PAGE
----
“The experiments also represent a significant advance over what can be explored about the melting of iron using static compression experiments,” notes the campaign’s principal investigator, Russell Hemley of the George Washington University, director of the Capital/DOE Alliance Center (CDAC). “Those experiments to date have been limited to pressures of about three Mbar—or the pressures of Earth’s core—and have been controversial. Hence the new results will also improve our understanding of the core of our own planet as well as provide crucial information about the nature of super-Earths and their potential habitability.“

“One way to think about this experiment,” Kraus said, “is that we use the shockwave to create a warm dense thermal state in the iron similar to that within the liquid iron outer core of a super-Earth. Then, by subsequently shocklessly compressing the iron we simulate the thermodynamic path that would be experienced by a parcel of iron convecting deep within the liquid core of a super-Earth. With x-ray diffraction we can directly answer the question of whether that parcel of iron would solidify as it reaches a prescribed depth.”

NIF is the only facility capable of achieving and probing these extreme states of matter. The experiments require the high and sustained energy intensity only achievable on NIF, and the laser’s unique pulse-shaping capability enables ramp compression of iron from 5 to 20 Mbar. The campaign was awarded six shot days in fiscal years 2016 to 2018, enough for 12 experiments.

“If we observe solidification—diffraction from solidified iron—on the much shorter timescale of a laser experiment,” Kraus said, “then we know the melting curve is steep enough to have a solid inner core and liquid outer core, which could enable a magneto-dynamo within super-Earths. Then, our goal is to explore the different entropy states, or temperature profiles, that can be achieved in the cores of super-Earths and probe the thermodynamic path taken by a descending liquid iron parcel. This discovery would be a critical step forward in determining the types of extra-solar planets that could be habitable.”

Leading the campaign along with Kraus and Hemley are Ronald Cohen of the Carnegie Institution of Washington, Sarah Stewart of UC Davis, and Jon Eggert and Dayne Fratanduono of LLNL. Other LLNL participants in the experiments and analysis are Marius Millot, Federica Coppari, Jim Mcnaney, Amy Jenei, Chris Wehrenberg, Damian Swift, Jon Belof, Lorin Benedict, and Sebastien Hamel.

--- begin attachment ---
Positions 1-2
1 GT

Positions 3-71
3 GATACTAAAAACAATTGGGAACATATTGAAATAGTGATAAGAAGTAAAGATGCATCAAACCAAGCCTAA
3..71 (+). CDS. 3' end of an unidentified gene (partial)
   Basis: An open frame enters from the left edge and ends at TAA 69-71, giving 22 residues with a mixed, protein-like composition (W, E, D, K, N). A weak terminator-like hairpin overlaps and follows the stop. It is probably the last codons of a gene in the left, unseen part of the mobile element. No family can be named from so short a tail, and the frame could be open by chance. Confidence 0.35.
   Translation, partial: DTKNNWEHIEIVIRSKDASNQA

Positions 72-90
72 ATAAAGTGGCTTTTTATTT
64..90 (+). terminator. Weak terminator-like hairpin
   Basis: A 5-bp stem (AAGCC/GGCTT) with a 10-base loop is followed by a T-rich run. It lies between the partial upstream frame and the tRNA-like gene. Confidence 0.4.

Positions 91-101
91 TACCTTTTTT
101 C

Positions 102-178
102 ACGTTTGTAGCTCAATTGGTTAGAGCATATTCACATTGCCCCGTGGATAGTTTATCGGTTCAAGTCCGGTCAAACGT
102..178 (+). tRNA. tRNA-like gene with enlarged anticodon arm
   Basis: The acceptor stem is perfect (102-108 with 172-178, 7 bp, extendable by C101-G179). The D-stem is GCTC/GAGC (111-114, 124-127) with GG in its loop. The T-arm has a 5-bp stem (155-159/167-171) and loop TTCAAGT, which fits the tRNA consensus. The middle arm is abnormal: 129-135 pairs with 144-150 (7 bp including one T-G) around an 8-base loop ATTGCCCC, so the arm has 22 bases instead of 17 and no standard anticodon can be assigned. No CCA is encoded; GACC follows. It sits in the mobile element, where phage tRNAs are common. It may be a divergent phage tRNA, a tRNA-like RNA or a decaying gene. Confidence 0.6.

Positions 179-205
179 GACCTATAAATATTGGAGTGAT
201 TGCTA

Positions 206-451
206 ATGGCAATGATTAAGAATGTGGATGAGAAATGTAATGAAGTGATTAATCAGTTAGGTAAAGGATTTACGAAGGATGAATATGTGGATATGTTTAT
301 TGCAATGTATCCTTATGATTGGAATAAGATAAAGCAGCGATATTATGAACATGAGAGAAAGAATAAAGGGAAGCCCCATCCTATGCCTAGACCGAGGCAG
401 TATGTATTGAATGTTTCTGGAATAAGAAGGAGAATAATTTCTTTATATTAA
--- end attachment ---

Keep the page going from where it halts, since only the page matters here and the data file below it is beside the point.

NIF experiments support the National Nuclear Security Administration (NNSA)’s Stockpile Stewardship Program to ensure the safety, security and reliability of the nation’s nuclear deterrent, while also providing scientists from around the world with unique conditions of temperature and pressure for fundamental science studies. CDAC is supported by NNSA’s Stewardship Science Academic Alliance Program.

Ignition: Improving Efficiency with Low-Fill Hohlraums

Third in a series of articles exploring the progress and challenges of LLNL’s Inertial Confinement Fusion (ICF) Program.

Article 1—“A Look Ahead”

Article 2—“Taming Symmetry With the 2Shock”

During a National Ignition Facility experiment, or “shot,” NIF’s 192 laser beams inject millions of joules of laser energy into a small eraser-sized cylindrical gold-lined container called a hohlraum which contains a fusion target capsule at its center.

Controlling what happens inside this hohlraum is an important step on the path to generating fusion ignition and gain in the laboratory, and an LLNL team is focused on just that.

A NIF Hohlraum
Schematic of a NIF ignition hohlraum. The fuel capsule is placed inside a gold or other high-Z (high atomic number) cylinder called the hohlraum. The laser beams enter the target at the ends of the cylinder through laser entrance holes and strike the inside of the hohlraum to generate x rays. The laser beams are arranged in two cones—an inner cone that is pointed toward the waist of the hohlraum and an outer cone that is pointed near the ends. The two cones are independently controlled to help achieve a symmetric implosion.

When the laser beams enter the hohlraum and strike its walls, the laser energy rapidly turns the hohlraum into an x-ray oven. These x rays bathe the target, causing the capsule shell to vaporize and drive the fuel inward at nearly 400 kilometers a second, with the goal of getting the center of the implosion to reach temperatures of more than 100 million degrees Celsius and pressures that exceed 100 billion times Earth’s atmosphere.

In order to drive the implosion symmetrically, the placement of and relative energies in the inner and outer cone laser beams have to be carefully balanced. This is complicated, however, by the fact that as the lasers hit the inside wall of the hohlraum, the walls turn into an expanding plasma, impeding the laser beam path and adversely affecting the x-ray drive symmetry—a necessary condition for ignition.

To combat this plasma, experiments during the 2006-2012 National Ignition Campaign (NIC) and the current “high-foot” campaign used hohlraums with a high helium gas fill to hold back this plasma expansion. While the high-foot experiments were the first to achieve fuel gain and alpha heating, they also showed that the high-gas-fill approach was compromised by high levels of laser plasma instabilities (LPI) that steal usable laser energy and cause drive asymmetries.